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Images of Lost Civilization
The Ancient Rock Art of Upper Tibet

by John Vincent Bellezza

Originally appeared on www.asianart.com

Red ochre horse in style resembling those of the Scytho-Siberian cultures of Inner Asia. Discovered in a cave on the shores of the Celetial Lake, Namtso.

Long ago, I had speculated upon the pre-Buddhist Central Asian influences on the Tibetan people as we know them today. Inevitably, confusion about what I was really saying ensued, as I linked Tibetan ethnography with Central Asian tribal people. Many assumed I was linking Tibetans with "Muslims". This was not the case. While working on the book Dream Weavers - Textile Art from the Tibetan Plateau, my thoughts inevitably returned to these questions and my attention was drawn to the work of John Bellezza for which I must thank Mike Slogar. I entered into correspondence with John Bellezza and he has made significant contributions to my thought processes as well as the text of the book which is to be published in September-October, 2004. John's interest in the Zhang Zhung culture of pre-Buddhist Tibet is very unusual as most Buddhist scholars are not educated in this period. I have had conversations with noted scholar, Jane Casey, and even her knowledge of Zhang Zhung is very liimited. The early petroglyphs and rock art of Tibet, as documented by John Bellezza, is clearly suggestive of a people inextricably linked to other early Central Asian peoples, which, by association, situates the Tibetan people and their textile art firmly within a pan -Central Asian tradition. I hope this article will prove useful to all students of the Tibetan culture who have yet to familiarise themselves with this material..

The spiked mane and ears of this composition seem to identify it as the kyang, the wild equestrian of Tibet. Pre-Buddhist period.

A rock art tradition found on the highest parts of the Tibetan plateau chronicles at least 3000 years of a fascinating but little known civilization. Centered in the northern and western regions of Tibet, the broad extent of this rock art is just now coming to light. The prehistoric phase of this tradition was produced by the same people who created the Zhang zhung kingdom in the period before Buddhist domination some 1400 years ago. These images in stone are one of our clearest windows into the nature of early civilization in Tibet and they are invaluable to our understanding of the pre-Buddhist economy, environment and religion.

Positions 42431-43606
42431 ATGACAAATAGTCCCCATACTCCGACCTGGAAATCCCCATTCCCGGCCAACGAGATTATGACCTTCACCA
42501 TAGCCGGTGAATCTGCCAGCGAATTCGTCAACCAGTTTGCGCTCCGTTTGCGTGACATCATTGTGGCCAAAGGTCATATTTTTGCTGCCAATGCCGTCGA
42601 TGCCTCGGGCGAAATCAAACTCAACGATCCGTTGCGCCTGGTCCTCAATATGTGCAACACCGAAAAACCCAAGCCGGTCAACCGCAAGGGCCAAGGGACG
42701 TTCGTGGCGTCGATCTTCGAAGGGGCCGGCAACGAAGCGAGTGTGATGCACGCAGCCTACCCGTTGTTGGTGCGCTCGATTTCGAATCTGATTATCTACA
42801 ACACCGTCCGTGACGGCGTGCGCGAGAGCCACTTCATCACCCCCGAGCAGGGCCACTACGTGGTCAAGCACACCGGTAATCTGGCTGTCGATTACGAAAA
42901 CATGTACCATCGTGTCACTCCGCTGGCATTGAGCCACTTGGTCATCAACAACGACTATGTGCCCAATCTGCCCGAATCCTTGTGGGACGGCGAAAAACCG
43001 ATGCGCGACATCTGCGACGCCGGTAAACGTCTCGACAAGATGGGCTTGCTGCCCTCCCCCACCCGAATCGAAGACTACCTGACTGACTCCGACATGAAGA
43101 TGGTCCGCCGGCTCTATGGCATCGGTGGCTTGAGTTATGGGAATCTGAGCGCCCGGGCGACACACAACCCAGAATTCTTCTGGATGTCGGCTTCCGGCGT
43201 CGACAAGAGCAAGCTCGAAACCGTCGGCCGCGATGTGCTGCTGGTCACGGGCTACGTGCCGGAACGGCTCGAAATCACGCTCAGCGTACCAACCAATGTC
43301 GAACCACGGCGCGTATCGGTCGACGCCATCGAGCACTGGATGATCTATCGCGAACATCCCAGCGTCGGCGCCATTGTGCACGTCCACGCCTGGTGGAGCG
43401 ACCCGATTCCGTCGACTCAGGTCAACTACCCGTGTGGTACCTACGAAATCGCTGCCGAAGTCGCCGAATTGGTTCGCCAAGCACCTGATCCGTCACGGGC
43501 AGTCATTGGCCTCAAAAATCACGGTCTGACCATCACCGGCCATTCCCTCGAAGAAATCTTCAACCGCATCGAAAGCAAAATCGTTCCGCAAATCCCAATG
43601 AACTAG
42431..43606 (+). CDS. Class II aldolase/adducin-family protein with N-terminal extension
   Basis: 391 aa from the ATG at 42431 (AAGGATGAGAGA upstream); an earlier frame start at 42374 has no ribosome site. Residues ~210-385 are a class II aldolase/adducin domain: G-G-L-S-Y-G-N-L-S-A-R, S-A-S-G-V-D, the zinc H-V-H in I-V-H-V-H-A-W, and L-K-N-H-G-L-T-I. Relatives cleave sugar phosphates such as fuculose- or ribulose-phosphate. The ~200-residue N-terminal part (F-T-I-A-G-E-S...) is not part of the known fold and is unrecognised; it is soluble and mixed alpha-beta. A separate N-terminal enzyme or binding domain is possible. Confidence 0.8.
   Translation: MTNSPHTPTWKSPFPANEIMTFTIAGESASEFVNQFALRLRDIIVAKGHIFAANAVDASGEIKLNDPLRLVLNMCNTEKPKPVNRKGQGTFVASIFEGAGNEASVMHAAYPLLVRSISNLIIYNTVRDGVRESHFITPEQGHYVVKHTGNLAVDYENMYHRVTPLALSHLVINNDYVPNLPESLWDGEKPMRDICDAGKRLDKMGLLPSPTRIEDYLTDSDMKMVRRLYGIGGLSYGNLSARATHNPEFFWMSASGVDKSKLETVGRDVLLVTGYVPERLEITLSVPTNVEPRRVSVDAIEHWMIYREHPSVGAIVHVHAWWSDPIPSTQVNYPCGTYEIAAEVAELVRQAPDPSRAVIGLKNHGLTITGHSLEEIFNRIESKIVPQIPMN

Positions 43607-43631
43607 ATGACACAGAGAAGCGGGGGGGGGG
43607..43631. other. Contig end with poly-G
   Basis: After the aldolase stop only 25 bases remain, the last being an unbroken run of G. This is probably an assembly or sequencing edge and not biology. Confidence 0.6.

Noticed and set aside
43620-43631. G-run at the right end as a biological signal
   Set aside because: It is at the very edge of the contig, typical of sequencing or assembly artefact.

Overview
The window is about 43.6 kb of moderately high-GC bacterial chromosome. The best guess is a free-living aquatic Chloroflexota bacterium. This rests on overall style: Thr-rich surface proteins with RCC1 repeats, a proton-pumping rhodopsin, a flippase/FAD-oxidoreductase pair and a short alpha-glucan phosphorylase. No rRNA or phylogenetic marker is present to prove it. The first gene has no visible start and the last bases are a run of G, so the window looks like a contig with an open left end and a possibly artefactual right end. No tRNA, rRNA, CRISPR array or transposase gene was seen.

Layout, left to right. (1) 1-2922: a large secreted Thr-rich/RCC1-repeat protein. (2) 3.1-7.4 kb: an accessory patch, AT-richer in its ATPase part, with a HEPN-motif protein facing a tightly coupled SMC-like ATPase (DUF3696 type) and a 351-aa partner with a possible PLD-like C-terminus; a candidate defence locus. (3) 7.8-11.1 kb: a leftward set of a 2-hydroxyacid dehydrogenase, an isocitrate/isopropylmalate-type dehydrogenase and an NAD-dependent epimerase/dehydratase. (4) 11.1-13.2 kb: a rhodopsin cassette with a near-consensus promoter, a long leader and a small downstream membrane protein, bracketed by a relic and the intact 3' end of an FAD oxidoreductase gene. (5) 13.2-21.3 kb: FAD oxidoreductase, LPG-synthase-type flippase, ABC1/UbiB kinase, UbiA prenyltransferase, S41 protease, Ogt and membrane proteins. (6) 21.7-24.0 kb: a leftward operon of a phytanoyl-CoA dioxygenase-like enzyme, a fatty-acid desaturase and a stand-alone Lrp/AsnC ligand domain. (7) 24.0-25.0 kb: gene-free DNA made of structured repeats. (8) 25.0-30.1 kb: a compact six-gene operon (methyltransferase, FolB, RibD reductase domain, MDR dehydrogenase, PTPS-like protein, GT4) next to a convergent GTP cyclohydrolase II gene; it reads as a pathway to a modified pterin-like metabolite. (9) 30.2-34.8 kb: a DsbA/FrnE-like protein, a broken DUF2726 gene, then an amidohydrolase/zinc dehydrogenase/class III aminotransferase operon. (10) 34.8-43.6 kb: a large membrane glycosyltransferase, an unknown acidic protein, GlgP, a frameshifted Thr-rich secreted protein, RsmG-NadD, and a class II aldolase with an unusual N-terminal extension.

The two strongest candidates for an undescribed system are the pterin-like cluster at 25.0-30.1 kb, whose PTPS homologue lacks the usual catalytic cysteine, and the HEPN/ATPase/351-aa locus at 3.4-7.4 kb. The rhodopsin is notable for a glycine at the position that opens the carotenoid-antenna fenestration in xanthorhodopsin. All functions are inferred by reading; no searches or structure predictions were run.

This is an evocative example of the horned eagle or khyung, a mythological bird that holds a seminal position in the Bon religion. The khyung is a protective spirit, mountain and clan deity, and a tutelary figure of lamas and spirit-mediums. This is a typical frontal depiction of the bird, wings partly spread and head turned sideways. Above the khyung a crescent (an important early symbol often depicted with the sun) is visible and below the khyung the head of another bird. Pre-Buddhist period.

Rock art, which includes pictographs (painted and chalked representations on rock surfaces) and petroglyphs (pecked, scratched and engraved figures in stone), provides us with graphic evidence of early Tibet for they were wrought by the very hand of her inhabitants. However, unlocking the meaning and significance of these ancient images is a complex, problem-ridden task, and in most cases it will always remain an open book. For no matter how refined the technology at our disposal becomes we cannot enter the minds of the creators and thus we can never satisfactorily know what motivated them to produce art in stone. Even basic questions pertaining to the age and identity of specific compositions remain difficult to address. Nevertheless, groups of scientists, particularly those affiliated with the International Federation of Rock Art Organisations (see their journal: Rock Art Research, Melbourne), utilizing sophisticated scientific tools and techniques, are hard at work attempting answers worldwide.

This complex hunting scene features around 18 figures including four or five mounted archers and at least eight drong. The vitality and excitement of the hunt is captured here as its participants pursue and fire on their quarry. Pre-Buddhist period.

In this image a group of animals and anthropomorphs on a rock panel totaling around 140 figures are shown. In the central portion of the image there are two unidentified gourd-shaped objects. At the bottom of the image an anthropomorphous figure brandishes bow and arrow-like objects. Other anthropomorphous figures, ungulates and what may be birds also grace this rock panel. A magico-ritual theme may be intended here. Probably Pre-Buddhist period.